Saturday, May 5, 2012

Cool Clip Art Reflecting Brazilian Culture

As most bloggers are aware, finding just the right visual is essential in giving the added emphasis to whatever point you are trying to get across. I have been searching for a specific artist's style in clip art, and finally thought to check the Microsoft Office Clip Art homepage. Not only did I find a few from the artist I was searching for, but to my surprise and delight, I found several designs that are inherently Brazilian.

Here are two that are common scenes from everyday life here in Brazil. I present the motoboy, and a guy talking on the Brazilian-styled payphone, or "orelhão" [literally translated, "the big ear"].

The "orelhão" [pronounced: "oh-rdeh-lyown"] was designed in 1970 by Chu Ming Silveira. His inspiration? The human ear. The design is still the same today, as it was then.

The motoboy keeps Brazil moving at the momentum it does. The backbone of the economy may well rest on the delivery guys, or "motoboys." (Yes, among other the English words, "boy" crept into the Brazilian Portuguese language.)

Pharmacies deliver medications to patients too sick (or sometimes too lazy, *ahem*) to go pick them up.

Run out of coke, beer, Red Bull, juice, or water? There's a local "Bebidas 24 Horas" [literally translated: "24-Hour Drinks"] that delivers near you!

Restaurants deliver what we might call a "boxed lunch," that is known here as a marmita [pronounced: "mar-mee-tuh"] on a regular schedule to their clients. (Choices are generally 3, 5 or 6 days a week.)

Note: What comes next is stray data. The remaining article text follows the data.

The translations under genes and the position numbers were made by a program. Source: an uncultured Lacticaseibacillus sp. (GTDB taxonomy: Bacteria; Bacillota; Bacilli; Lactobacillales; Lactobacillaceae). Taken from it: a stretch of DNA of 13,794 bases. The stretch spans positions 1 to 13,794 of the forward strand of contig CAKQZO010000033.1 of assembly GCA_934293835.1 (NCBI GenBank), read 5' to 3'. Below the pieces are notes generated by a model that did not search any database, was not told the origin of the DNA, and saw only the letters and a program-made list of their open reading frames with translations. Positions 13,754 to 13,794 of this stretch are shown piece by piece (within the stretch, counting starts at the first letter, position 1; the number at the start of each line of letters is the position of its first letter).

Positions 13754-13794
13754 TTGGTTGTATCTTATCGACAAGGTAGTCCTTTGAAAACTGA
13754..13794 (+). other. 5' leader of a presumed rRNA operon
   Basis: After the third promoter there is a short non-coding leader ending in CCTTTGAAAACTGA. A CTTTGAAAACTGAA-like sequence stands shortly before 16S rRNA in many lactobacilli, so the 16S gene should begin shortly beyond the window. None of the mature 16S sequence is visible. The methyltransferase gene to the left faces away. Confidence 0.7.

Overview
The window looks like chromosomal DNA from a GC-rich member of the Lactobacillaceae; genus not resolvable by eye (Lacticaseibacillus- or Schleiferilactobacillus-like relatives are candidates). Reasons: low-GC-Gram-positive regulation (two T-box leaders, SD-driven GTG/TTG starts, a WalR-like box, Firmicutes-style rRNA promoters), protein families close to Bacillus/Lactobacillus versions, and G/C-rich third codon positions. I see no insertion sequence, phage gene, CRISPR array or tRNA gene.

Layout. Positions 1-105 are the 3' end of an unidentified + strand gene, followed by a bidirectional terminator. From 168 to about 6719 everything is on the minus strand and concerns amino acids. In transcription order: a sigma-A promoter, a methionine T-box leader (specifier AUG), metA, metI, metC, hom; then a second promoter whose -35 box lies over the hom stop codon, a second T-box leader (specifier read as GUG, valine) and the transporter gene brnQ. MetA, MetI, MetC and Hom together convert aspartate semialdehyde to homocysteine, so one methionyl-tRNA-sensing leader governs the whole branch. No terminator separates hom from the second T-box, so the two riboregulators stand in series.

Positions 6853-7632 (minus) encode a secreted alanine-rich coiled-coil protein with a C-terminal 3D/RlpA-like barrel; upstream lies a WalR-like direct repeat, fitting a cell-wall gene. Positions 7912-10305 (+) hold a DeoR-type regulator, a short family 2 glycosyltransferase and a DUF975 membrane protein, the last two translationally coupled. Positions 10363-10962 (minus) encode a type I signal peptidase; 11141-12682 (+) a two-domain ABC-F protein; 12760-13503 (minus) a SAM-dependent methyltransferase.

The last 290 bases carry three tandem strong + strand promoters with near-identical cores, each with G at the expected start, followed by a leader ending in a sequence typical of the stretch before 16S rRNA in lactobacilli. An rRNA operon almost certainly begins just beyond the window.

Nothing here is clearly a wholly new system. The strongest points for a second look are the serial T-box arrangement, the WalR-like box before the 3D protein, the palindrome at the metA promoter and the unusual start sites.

Apparently, the local McDonald's delivers, as well. Perhaps in English that would be considered a "Drive To," as opposed to a Drive-Thru.

Miss the novelty of a local butcher shop? How's this for a novel idea? Have 30 kilos of meat delivered on a moto.

Home security companies employ "motovigias" [pronounced: "moto-vee-zhee-uhs"] or security guards, who do their nightly rounds on motorcycles.

In lieu of a regular taxi car, it might be faster to hail a mototaxista [pronounced: "moto-tax-ee-stuh"]. They can weave in & out of the lanes of cars, which might get you there 10 minutes sooner. In addition, they may (or may not) be game to running red lights, which could shave a few more minutes off of your time - or a few years off of your life. It's your call.

All joking aside, more than 65,000 people have died in motorcycle accidents in Brazil, in the past 10 years - that's more than the number of Americans that have died in the Vietnam, Gulf, Iraq, and Afghanistan Wars combined! The Brazilian government is currently looking into additional safety measures and provisions for people in this industry.

Just this past February, Senator Marcelo Crivella proposed a wage increase of 30% for people in this field. This would allow for motoboys to buy better motorcycle helmets, protective gear, and help with any issues arising out of a potential accident - like the "extras" that aren't covered by insurance.

I spent over a year in physical therapy for a shoulder issue, and there was an undeniable link between motorcycle accidents, and the steady stream of patients. About 85% - 90% of the people in therapy were there due to motorcycle accidents.

Last July, President Dilma Rousseff took measures to promote safety in the industry. She sanctioned a law, also proposed by Senator Crivella, to issue a R$3,000 fine to any employer that encourages their employees to make speedy deliveries. If that has slowed down deliveries, I haven't noticed. Motoboys are just as efficient as ever, only now it appears they are valued more.

Unless otherwise noted, all pics found on Google images.

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